Now that it is time to move on to the demand portion of the lesson, your teacher will ask you the following questions. How many World Series tickets would you be willing to buy at $20.00 each? How many would you be willing to buy at $50.00 each? At $100.00 each? At $500.00 each?

1. What happens to the amount of something you want to buy when its price goes up?

2. What happens to quantity demanded as the price rises?

3. Describe the relationship between quantity demanded and price. 

4. Your teacher will introduce the New York Yankees example. As a class, you will discuss the difficulty the Yankees have had selling their premium seats in the new stadium (some seats cost several thousand of dollars). Be sure to read the article Empty Seats Make Yankees Cut Some Premium Prices .
 

Now it is time to move to the supply portion of the lesson, and your teacher will ask you the following questions.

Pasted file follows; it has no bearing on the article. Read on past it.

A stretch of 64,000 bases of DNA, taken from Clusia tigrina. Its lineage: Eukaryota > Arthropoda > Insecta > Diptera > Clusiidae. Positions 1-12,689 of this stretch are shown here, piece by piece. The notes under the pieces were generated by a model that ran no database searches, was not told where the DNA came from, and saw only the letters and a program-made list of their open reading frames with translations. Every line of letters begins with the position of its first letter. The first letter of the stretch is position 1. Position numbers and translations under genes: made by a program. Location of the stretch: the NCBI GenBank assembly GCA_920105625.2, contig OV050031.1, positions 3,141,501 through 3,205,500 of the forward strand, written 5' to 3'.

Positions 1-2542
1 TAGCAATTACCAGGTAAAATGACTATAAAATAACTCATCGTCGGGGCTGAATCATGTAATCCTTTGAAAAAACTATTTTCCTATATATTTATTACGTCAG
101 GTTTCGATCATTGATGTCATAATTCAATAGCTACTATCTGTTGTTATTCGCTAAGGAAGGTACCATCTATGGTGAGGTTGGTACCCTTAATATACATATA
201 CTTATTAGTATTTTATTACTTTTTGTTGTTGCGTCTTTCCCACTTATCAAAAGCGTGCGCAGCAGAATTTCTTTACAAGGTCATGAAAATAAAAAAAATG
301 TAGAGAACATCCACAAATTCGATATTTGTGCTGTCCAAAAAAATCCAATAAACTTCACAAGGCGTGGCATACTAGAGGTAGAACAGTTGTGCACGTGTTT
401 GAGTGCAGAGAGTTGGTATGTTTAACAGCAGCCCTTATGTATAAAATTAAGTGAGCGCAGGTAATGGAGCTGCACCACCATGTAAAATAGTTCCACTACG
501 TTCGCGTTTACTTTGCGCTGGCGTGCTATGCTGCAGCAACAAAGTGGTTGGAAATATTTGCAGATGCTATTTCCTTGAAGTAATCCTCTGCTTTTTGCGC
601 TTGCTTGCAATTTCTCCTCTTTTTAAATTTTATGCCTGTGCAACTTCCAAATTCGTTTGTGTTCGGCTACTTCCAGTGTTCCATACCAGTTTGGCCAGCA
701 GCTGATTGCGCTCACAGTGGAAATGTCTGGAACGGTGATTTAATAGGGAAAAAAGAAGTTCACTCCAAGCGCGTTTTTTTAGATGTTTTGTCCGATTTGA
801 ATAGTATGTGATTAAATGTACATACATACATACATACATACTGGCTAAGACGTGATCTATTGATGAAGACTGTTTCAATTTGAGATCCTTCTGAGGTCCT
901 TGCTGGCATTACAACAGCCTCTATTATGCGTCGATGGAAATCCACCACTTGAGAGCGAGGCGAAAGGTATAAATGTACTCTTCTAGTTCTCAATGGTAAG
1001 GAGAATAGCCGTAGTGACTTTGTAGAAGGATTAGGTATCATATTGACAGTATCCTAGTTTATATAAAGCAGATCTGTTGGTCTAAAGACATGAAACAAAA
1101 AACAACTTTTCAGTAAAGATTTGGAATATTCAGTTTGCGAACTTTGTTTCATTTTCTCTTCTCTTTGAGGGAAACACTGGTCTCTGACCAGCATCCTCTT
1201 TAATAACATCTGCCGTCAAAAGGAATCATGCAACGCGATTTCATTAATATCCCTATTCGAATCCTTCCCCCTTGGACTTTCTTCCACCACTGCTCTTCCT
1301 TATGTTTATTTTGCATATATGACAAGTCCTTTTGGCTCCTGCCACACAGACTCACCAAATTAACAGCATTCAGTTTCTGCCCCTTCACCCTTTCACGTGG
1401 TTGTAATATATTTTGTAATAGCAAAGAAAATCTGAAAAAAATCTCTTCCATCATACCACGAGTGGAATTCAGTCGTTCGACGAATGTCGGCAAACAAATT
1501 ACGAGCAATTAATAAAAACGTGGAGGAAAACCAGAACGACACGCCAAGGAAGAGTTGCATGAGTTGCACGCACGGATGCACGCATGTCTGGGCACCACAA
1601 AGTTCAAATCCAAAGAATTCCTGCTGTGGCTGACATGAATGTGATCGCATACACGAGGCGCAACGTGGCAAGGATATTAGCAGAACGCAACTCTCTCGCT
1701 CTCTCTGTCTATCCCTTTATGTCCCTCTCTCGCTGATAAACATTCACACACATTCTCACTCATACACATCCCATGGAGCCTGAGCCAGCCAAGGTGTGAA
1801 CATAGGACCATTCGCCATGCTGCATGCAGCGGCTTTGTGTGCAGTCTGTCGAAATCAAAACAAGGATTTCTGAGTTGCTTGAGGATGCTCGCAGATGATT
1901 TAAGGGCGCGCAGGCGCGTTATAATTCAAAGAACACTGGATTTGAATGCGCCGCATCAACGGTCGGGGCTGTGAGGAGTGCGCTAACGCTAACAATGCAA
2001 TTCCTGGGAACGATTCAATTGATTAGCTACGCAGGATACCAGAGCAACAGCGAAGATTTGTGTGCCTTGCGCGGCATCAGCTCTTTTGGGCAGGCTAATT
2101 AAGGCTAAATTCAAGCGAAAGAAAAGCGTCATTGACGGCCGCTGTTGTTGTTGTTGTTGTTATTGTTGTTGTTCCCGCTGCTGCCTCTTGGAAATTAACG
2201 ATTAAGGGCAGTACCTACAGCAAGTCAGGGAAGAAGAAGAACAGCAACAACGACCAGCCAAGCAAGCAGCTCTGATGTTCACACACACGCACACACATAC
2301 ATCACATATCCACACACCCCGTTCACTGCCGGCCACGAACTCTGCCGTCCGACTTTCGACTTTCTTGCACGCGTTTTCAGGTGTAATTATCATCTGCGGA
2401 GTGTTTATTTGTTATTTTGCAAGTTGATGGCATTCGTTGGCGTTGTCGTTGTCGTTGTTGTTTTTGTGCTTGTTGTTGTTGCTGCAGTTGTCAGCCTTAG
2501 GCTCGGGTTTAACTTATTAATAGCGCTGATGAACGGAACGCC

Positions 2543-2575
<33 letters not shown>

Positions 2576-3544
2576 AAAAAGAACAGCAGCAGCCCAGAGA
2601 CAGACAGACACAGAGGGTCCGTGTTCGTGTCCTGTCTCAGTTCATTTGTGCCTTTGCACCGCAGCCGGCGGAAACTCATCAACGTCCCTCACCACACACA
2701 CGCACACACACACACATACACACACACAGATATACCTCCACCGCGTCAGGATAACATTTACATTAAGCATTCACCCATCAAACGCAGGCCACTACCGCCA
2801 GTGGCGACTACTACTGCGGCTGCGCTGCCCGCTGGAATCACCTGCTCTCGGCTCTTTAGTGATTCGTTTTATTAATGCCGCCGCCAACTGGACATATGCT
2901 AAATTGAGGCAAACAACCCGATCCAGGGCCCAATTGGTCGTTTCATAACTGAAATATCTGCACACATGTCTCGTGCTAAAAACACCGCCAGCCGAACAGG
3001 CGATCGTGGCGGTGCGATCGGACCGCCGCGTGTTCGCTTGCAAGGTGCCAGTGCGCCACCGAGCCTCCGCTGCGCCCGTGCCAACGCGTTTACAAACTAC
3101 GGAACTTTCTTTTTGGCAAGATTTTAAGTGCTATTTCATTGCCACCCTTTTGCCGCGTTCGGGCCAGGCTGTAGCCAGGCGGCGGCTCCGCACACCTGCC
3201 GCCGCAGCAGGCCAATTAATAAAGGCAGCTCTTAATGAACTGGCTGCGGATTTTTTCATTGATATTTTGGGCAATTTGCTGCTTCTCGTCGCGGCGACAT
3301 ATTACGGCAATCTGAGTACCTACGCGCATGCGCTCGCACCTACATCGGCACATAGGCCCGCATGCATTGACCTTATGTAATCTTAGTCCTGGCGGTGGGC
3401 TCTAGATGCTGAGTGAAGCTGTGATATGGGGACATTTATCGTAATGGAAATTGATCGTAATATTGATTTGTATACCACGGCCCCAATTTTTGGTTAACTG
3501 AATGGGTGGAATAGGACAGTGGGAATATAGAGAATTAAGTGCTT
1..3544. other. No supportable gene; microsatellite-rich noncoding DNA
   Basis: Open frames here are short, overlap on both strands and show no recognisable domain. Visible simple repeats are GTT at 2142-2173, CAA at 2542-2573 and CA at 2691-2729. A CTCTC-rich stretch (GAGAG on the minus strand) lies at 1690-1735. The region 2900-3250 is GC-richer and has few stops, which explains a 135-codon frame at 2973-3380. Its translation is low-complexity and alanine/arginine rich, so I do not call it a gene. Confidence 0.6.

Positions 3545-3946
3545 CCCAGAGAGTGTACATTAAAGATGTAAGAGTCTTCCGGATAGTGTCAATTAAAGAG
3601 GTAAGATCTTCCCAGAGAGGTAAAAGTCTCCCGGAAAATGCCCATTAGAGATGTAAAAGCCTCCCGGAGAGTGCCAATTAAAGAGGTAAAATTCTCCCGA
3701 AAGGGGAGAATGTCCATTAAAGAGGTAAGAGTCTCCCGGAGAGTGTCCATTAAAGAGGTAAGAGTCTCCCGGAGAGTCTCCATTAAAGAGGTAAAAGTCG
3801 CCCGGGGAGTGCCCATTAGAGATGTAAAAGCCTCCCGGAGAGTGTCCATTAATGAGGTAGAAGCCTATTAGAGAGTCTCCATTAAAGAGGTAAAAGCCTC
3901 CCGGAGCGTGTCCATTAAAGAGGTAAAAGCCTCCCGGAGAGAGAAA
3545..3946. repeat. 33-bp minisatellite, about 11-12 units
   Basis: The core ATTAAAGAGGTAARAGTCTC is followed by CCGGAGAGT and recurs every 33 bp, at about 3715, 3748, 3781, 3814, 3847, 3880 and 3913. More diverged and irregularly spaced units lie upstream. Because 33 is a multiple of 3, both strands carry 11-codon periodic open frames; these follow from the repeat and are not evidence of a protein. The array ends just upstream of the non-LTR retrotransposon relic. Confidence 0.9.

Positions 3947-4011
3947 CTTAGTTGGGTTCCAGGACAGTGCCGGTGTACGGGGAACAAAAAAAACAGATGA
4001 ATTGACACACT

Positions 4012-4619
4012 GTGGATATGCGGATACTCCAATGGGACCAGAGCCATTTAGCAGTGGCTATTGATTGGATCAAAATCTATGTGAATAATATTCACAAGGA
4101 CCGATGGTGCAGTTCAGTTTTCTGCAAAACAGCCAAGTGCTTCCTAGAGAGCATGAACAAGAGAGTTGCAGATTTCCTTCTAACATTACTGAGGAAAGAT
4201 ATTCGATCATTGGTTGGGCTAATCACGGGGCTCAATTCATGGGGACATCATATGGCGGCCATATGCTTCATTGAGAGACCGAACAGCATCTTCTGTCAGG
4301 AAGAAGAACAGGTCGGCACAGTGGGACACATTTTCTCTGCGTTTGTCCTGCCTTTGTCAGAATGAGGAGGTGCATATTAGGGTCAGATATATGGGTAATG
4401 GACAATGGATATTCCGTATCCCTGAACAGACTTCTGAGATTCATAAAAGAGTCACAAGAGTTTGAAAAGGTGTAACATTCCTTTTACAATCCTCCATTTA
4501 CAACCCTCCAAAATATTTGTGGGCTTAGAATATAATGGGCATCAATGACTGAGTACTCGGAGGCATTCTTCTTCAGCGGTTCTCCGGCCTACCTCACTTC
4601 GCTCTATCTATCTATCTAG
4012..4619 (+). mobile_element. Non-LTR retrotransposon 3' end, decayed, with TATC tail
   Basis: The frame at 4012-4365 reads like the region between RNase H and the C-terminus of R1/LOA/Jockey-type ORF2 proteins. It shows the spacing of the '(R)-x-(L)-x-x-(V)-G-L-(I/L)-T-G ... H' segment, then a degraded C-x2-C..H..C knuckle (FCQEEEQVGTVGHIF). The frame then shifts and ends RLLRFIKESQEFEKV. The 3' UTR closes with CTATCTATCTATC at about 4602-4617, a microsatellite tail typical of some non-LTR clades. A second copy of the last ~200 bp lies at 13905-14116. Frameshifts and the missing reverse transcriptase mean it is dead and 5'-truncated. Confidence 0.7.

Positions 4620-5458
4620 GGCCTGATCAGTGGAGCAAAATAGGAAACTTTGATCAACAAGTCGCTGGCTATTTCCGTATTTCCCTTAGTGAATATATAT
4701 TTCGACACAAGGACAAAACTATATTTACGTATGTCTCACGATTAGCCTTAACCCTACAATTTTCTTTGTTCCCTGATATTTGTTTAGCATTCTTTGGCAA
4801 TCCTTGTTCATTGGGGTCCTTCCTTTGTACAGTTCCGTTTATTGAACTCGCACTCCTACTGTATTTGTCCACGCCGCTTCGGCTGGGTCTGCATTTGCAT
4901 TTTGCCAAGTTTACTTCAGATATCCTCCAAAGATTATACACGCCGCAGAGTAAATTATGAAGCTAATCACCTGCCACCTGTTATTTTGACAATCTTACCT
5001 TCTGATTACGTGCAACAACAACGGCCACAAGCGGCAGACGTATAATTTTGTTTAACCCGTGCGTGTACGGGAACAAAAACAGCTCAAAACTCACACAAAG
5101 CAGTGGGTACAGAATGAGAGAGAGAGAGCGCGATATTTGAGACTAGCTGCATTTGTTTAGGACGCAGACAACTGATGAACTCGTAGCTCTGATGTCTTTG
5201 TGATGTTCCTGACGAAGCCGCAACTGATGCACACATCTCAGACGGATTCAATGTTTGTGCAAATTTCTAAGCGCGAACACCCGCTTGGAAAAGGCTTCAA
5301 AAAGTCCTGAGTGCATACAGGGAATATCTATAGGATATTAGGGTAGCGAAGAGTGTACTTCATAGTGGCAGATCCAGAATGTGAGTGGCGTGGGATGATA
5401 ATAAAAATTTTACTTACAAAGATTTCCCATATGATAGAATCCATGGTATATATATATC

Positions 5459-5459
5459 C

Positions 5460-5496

1. How many of you would be willing to babysit for $1.00 an hour? For $5.00 an hour? For $10.00 an hour? For $20.00 an hour?

2. What is the relationship between quantity supplied (of babysitting labor, for example) and price?

3. Does it makes sense to sell a product for less than the supplier paid for it?

4. Next, read the article Economics Basics: Demand and Supply to review the principles of supply and demand.
 

Now you will determine how market price is established.

1. Let's assume that at 40 cents a bottle the demand  is 100 bottles of soda (pop). At $1.00 a bottle, the demand is 75 bottles. At $2.00 a bottle, the demand is 30 bottles. At $5.00 a bottle, the demand is 2 bottles. Place this data on the graph in the Appendix.

2. Let's assume that at 40 cents a bottle, suppliers would provide no soda. At $1.00 a bottle, supplies would provide 75 bottles. At $2.00 a bottle, suppliers would provide 250 bottles. At $5.00 a bottle, suppliers would provide 500 bottles. Place this data on the graph in the Appendix.